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In Conversation With: Priyadarshini Chatterjee, fbb Femina Miss India 2016

DU Beat got a chance to chat with the newly crowned fbb Femina Miss India, Priyadarshini Chatterjee, who also happens to be a student of Delhi University. Priyadarshini shared with us her thoughts on her journey from being a three year old kid dressed as Miss World to the winner of fbb Femina Miss India, her future plans, and also her preparations for the upcoming semester exams!

DUB: First of all, congratulations on your win!

Priyadarshini Chatterjee: Thanks!

DUB: The first very obvious question is, how are you feeling right now? Has the feeling sunk in that you won such a major event?

PC: It’s been almost 25 days since the win. I had a lovely homecoming after it. By now, yes, it has definitely sunk in. The kind of response I’ve got is something I never imagined I would get. Initially when it happened, I really couldn’t believe it.

DUB: How confident were you about winning, when you were standing on the stage, given that you were competing against some of the most beautiful and capable women in the country?

PC: Before the finale show actually started, I was very, very nervous. In fact, I was panicking and I was calling my parents and friends and saying, “What do I do? I’m really nervous.” But I remember that the moment the show started, when the music came on and I had to go on stage, I forgot everything and I was just enjoying. What helped me was the fact that I started enjoying the moment so much that everything else just kind of flew out of my mind.

DUB: You are from Guwahati, you went on to win Miss India Delhi and now you are the Miss India. How would you say your journey has been? What made you want to enter the pageant and what kept you motivated?

PC: I come from Assam. It’s the kind of place where everybody knows everyone and I was there for quite some time. Then I came to Delhi, where the exposure was understandably much more. Once I started working in Delhi, I figured out that I have a lot to work on with myself. I was already interested in participating in Miss India but there was this fear of rejection that was stopping me. However, when the Delhi auditions happened, I just knew I had to go for it. The credit actually goes to my parents who kept me motivated. I gave the auditions and I won, and once you’re there, there’s no looking back. The pageant continued and I kept going. The journey- the flow of it- has been very smooth for me and I’ve learnt a lot.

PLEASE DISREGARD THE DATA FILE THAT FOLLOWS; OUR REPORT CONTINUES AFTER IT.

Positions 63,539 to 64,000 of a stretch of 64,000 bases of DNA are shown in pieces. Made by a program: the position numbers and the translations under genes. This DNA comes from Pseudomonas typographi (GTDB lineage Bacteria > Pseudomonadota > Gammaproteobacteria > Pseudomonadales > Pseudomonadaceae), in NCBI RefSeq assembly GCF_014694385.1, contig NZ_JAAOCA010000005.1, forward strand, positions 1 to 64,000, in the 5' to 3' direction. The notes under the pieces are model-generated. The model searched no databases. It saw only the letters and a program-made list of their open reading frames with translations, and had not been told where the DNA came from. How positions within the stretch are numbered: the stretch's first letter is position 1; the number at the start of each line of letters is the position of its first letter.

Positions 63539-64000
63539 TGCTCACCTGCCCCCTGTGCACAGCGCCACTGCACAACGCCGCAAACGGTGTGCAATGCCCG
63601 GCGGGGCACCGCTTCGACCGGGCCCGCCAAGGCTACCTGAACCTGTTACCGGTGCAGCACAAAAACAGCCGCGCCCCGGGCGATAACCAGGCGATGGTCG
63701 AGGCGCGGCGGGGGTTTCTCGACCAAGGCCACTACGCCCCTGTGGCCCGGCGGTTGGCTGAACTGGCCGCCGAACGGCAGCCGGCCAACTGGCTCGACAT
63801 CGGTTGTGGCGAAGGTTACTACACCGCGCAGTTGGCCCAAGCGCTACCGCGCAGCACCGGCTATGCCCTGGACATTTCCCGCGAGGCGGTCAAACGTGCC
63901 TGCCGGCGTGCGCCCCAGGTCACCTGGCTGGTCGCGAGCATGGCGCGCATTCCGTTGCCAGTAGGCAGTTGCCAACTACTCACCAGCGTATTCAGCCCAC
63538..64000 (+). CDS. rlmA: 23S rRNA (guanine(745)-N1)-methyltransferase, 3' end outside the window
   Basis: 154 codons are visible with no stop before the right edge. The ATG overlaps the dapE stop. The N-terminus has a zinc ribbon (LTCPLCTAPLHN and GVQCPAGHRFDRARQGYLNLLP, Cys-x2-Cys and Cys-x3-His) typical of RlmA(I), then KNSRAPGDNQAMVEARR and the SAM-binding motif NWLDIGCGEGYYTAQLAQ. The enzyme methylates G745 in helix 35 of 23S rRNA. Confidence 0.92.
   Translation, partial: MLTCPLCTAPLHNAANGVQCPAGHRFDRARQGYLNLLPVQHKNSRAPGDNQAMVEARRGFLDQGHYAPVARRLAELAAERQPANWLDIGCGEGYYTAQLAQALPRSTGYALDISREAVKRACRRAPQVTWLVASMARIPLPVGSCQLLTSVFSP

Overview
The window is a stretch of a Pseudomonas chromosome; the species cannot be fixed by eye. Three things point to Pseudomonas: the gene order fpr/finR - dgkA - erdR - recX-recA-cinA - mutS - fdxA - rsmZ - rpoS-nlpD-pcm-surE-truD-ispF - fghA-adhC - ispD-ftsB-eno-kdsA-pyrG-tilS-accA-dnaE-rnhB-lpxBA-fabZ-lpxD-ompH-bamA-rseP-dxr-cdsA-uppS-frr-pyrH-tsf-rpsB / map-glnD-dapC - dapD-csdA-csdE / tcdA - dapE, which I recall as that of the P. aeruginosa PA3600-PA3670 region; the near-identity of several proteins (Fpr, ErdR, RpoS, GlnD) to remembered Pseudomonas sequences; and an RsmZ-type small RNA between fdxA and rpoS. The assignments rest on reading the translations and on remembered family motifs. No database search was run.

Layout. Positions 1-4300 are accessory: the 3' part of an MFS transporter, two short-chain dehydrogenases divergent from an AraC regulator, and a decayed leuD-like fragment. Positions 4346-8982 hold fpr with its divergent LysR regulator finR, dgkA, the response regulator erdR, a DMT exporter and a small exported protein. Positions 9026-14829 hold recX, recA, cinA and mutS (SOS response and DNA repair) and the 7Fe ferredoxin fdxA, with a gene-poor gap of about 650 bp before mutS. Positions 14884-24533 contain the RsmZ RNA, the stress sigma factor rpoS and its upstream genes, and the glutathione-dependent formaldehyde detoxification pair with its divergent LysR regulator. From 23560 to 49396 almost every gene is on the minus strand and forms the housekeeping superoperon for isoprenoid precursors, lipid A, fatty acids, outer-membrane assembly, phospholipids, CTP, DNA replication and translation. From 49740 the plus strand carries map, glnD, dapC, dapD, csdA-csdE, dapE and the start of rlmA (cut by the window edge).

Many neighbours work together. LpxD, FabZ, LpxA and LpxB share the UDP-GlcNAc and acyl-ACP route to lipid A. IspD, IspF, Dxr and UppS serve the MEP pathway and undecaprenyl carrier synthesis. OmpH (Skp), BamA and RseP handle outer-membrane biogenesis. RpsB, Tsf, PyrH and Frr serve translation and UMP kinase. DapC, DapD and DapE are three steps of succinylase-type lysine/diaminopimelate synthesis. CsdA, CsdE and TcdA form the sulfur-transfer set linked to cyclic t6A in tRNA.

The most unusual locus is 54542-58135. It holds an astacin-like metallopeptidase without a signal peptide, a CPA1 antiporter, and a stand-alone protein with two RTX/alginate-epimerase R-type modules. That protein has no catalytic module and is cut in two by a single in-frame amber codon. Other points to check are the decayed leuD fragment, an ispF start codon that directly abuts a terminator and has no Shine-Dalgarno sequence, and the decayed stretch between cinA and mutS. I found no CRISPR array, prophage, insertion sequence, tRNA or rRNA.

DUB: Where did that first thought about entering the pageant come from? Did you follow the earlier pageants, or was it something you became interested in after starting modeling and entering the circuit?

PC: I never wanted to participate in any pageants other than Miss India because it’s the most reputed one. Moreover, it’s not just about beauty and looks but beyond that. I was scared too. There are so many beautiful and smart women in India. When I was three years old, my mom dressed me up as Miss World for a fancy dress competition. That was when I knew that a platform like this existed, and it fascinated me. I never used to watch pageants. I’ve not followed any of the previous Miss India pageants. It was something that I personally wanted to do and I went forward with it.

DUB: That’s an interesting point of contact! The 3 year old dressed as Miss World!

PC: *laughs* I know!

When I was three years old, my mom dressed me up as Miss World for a fancy dress competition. That was when I knew that a platform like this existed, and it fascinated me.

DUB: You’re now set to represent India at the Miss World pageant, which puts you in the same league as many other formidable women. Have the preparations for it already begun? What are your expectation from this even bigger platform?